The Allen Ginsberg Estate supports a regularly updated blog called The Allen Ginsberg Project. I recommend reading it. Here’s a gem of a conversation between the late poet and a student over those delicious, sweet and cold plums in William Carlos Williams’s “This is Just to Say.”
Why do the British tell the best children’s stories? Perhaps because their culture has remained in touch with its pagan folklore, whereas in the United States, more pragmatic tales of morality, Christian obedience, and bootstrap-lifting rose to prominence. Also, picture books: general good thing for children or roadmap to total the moral collapse of society?
The Virginia Quarterly Review‘s Fall 2011 issue, “The Soviet Ghost“, is now available online. Not to be missed is Ed Ou’s heartbreaking essay and slideshow on how the Soviet government performed nuclear weapons tests on innocent Kazakh citizens. Dimiter Kenarov’s essay on Belarusian tractors is simultaneously a personal journey, an impressive work of history, and a good ol’ fashioned KGB crime story.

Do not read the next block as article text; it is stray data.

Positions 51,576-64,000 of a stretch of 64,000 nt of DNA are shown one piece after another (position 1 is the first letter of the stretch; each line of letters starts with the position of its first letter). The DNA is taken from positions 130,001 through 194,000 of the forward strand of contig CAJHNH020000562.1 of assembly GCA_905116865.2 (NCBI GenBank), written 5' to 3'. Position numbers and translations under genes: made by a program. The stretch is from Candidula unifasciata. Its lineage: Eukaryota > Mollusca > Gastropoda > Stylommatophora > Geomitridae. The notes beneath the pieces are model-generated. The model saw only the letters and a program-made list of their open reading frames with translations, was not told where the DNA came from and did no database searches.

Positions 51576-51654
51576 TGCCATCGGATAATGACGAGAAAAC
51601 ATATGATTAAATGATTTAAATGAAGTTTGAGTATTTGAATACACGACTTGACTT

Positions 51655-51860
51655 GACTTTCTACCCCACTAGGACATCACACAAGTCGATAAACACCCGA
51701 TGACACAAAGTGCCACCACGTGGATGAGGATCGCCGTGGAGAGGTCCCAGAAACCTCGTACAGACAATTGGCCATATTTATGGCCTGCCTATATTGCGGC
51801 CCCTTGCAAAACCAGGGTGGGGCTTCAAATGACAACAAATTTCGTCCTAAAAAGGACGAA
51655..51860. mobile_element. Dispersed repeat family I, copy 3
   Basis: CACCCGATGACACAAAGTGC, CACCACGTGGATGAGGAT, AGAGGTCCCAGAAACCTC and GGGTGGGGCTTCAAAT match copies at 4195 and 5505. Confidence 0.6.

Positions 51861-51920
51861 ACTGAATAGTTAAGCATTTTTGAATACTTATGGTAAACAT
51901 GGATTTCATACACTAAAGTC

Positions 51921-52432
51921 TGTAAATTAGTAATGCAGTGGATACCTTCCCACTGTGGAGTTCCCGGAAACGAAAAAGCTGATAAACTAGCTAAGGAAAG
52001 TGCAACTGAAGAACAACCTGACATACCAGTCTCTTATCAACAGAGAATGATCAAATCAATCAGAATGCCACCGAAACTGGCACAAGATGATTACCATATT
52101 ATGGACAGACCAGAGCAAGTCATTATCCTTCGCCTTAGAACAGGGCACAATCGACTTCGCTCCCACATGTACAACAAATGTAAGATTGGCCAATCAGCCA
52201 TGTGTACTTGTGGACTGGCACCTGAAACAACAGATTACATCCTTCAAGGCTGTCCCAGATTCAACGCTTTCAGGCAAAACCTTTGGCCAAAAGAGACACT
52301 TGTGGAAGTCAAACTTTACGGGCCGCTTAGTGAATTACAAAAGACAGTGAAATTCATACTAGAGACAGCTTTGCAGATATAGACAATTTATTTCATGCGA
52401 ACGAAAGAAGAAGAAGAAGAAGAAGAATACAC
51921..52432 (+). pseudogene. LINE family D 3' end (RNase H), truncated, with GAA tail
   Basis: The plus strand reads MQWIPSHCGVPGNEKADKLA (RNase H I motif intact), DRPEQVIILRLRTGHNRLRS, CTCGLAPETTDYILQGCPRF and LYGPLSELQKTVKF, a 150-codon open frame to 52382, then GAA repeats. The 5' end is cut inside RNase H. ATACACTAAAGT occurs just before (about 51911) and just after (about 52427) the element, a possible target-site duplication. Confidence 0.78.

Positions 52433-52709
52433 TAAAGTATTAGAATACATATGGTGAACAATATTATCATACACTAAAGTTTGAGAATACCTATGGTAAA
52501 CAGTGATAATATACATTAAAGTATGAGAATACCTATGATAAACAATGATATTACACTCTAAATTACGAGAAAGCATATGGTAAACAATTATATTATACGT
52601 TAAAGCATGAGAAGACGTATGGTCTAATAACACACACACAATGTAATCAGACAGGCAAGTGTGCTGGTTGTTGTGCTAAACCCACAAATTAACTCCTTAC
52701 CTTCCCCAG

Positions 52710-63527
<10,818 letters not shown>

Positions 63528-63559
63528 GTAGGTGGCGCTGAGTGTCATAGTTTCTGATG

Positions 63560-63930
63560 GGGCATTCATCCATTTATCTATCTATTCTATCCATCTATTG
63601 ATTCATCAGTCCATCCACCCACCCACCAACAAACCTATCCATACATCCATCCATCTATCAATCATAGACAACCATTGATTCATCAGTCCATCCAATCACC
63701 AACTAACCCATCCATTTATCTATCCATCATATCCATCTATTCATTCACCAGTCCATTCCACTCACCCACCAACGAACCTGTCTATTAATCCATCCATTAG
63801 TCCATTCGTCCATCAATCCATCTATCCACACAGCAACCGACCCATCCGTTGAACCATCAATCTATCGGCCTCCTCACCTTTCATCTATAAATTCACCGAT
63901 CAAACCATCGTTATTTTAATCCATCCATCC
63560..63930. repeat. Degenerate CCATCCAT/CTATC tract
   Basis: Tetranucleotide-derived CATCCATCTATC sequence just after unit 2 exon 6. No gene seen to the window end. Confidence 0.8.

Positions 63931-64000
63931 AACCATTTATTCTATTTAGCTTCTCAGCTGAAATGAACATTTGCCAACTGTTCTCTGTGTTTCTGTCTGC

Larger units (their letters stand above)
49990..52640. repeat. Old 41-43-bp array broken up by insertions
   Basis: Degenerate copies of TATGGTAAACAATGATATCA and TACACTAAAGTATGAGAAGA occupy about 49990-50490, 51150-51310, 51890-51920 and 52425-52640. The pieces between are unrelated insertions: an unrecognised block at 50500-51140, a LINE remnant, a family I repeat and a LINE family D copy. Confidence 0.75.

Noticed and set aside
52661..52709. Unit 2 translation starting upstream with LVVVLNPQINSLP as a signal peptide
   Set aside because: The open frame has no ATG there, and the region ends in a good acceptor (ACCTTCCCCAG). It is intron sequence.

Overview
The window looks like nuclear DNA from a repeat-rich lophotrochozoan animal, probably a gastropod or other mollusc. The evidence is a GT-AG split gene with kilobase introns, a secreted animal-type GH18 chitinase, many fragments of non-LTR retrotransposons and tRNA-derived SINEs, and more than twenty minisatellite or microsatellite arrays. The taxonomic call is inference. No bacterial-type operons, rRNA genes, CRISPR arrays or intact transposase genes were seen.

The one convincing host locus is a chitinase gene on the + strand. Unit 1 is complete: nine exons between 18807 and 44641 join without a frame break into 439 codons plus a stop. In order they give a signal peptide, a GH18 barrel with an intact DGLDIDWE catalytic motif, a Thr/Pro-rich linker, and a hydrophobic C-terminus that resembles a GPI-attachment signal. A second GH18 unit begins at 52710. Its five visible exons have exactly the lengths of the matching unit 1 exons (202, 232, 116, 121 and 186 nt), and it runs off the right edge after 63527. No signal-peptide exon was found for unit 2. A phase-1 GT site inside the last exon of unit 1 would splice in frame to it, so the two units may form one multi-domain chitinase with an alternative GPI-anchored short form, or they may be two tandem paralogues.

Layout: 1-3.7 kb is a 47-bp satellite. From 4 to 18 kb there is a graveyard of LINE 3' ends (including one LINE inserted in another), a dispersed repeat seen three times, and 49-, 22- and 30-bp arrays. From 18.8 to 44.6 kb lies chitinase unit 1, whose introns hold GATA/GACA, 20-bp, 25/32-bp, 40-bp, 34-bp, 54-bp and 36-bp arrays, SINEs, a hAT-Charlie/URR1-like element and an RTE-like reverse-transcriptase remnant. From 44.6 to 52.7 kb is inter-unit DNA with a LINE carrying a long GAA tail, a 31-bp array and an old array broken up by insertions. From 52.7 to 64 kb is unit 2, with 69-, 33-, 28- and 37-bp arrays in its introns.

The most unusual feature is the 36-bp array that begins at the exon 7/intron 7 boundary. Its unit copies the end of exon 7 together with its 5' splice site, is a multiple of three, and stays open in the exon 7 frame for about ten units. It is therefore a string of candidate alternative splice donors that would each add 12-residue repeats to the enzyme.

We’ve published essays before on the importance of good grammar, but it’s rare that something comes along that illustrates its value so clearly. A couple weeks ago, the Times published a blurb about This is the Story of a Happy Marriage, a recent essay collection by Ann Patchett, that led to the author sending in what may be the best correction of all time. For more on Patchett’s work, you could read Kevin Charles Redmon on her book State of Wonder.
The 92nd Street Y is gearing up for next Monday’s Celebration of Vladimir Nabokov, which falls on the eve of the publication of his last, unfinished novel, The Original of Laura. A recording of Nabokov’s only reading at the 92nd Street Y was just posted at the 92Y Blog, and includes selections from Pale Fire and Lolita. Monday’s event will feature Martin Amis and Chip Kidd, and a display of a dozen of Nabokov’s 138 handwritten notecards, on which he composed the manuscript.